XpertSea: Aquaculture of the future
Valérie Robitaille’s Story
After earning a bachelor’s in marine biology in the U.S., Valérie Robitaille returned to Canada to work on the identification of matter on the ocean floor using photonics—the use of optical signals for detection purposes. This experience led her to consider ideas involving the commercial application of light in a marine environment. In the 2000s, Robitaille joined forces with Cody Andrews, a mechanical engineer from Maine, to develop prototypes of equipment that would use light rays to inventory and analyze species in the marine environment, which led them to publish a paper on the subject. Shortly after publication, an aquaculture firm contacted the pair to inquire about whether their technology could be used as a solution to certain technical challenges. That’s when Robitaille and Andrews looked a little deeper into the issue and realized there was potentially a very healthy market for technology in that domain. Despite the fact that Robitaille was not familiar with the sector, she decided to launch the company anyway and spent several months with farmers in the field in Asia in order to get a handle on the industry and its realities.
The future of aquaculture
The more she learned about aquaculture, the more Robitaille discovered to what extent this manner of farming could produce a huge quantity of food using only a reasonable amount of resources. One interesting fact, she emphasizes, is that aquaculture is among the industries with the least intensive use of water for production purposes. “I think that aquaculture has huge potential, because if we can find an efficient and sustainable way to produce food, it should be developed.” However, the entrepreneur also states that although the potential exists, there remains a lot of work to be done before it can be exploited. “The biggest job is to educate people and convince them to change their traditional farming methods and adopt new technologies.”
In concrete terms, XpertSea offers technological hardware and software solutions enabling the counting, monitoring and forecasting of aquatic species populations. On a shrimp farm, for example, which is the company’s largest market, smart sensors are implanted in order to gather a range of data on the health, size and development of the specimens as well as on water quality. All the information is then sent to an online database that uses artificial intelligence and the latest data analysis technology to generate recommendations for managing the farm. This could include advice on nutrition or treatments, as well as forecasts for harvesting. Since the data covers a wide range of fields and is highly complex, XpertSea works with several partners in animal health, nutrition and genetics to add more value to the data.
A family affair
Like her love of the ocean, Robitaille’s entrepreneurial spirit showed itself quite early. Launching a company was a natural step given that she’s the daughter of an entrepreneur. She was also lucky enough to be able to count on faithful co-founders who were ready to take the plunge along with her—specifically her husband and mother (who are both engineers) as well as her brother (an accountant). While family businesses are not always well regarded in the world of venture capital, according to the entrepreneur, and are subject to greater scrutiny, particularly when it comes to the competencies of every member of the project, the XpertSea team successully achieved financing.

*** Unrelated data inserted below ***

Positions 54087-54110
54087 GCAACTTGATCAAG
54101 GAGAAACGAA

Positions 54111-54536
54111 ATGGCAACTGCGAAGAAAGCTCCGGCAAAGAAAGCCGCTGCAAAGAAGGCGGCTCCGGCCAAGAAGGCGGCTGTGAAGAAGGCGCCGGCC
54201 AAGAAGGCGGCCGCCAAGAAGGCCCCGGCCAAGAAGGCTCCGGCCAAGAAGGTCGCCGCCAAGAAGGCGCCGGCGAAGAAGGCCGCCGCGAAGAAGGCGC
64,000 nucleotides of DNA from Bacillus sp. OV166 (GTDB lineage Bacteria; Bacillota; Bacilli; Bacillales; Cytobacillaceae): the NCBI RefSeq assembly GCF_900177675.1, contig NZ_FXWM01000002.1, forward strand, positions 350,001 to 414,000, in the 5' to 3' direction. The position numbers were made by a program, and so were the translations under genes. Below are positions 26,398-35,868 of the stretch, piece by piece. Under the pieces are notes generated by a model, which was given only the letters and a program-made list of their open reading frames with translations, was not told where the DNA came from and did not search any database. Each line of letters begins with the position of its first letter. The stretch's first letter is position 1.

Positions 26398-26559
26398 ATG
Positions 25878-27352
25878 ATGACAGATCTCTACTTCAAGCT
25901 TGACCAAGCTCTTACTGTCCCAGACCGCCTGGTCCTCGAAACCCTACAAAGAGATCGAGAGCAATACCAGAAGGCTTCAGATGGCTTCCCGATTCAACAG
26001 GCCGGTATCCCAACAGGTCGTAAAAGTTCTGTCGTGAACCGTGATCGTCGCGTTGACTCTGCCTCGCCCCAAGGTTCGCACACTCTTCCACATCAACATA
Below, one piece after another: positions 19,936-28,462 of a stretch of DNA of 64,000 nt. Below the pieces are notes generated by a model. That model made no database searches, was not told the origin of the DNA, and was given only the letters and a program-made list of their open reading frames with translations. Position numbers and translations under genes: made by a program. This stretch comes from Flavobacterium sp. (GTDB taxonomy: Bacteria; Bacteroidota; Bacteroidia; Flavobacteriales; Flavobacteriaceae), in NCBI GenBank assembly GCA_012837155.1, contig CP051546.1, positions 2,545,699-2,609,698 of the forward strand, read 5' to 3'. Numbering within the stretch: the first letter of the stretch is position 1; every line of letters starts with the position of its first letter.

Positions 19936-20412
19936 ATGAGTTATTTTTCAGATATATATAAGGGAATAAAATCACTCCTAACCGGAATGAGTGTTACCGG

“It’s even harder to prove that you have the right people on your team when all the co-founders are from the same family. But when it works, like in our case, strong bonds of trust are built.”
Oceans of growth
By the fall of 2018, XpertSea’s technology was being deployed in around forty countries. Although the shrimp market tops its list of sectors of activity, farmers of other species, especially in Europe and North America, have started to take an interest in the company. The next step will be to offer solutions to farmers of molluscs, salmonids (such as trout or salmon), as well as freshwater fish such as tilapia or catfish. Since the technology offered by XpertSea is groundbreaking, few farmers are using technology to optimize their work. Such is the case with farm-raised salmon, explains Robitaille, which represents only some 3 percent of world farmed fish production, despite being a more industrialized sector.
Today the company from the Capitale-Nationale region has around forty representatives in Quebec City and about a dozen more spread mainly throughout South America and Asia. In addition to leading the company, Robitaille participates in a wide range of events related to the world of entrepreneurship. While she herself had always received support from those around her, she wonders about the low numbers of women who choose to follow the entrepreneurial path, particularly in technology. “I hope to have a positive impact,” she stresses. “It’s a cause I take very much to heart. It was a really positive experience for me, so I would love others to choose the same kind of career.”
XpertSea in Numbers:
4: Number of co-founders, all from the same family
40: Number of countries in which XpertSea’s technology is used
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Visit XpertSea’s website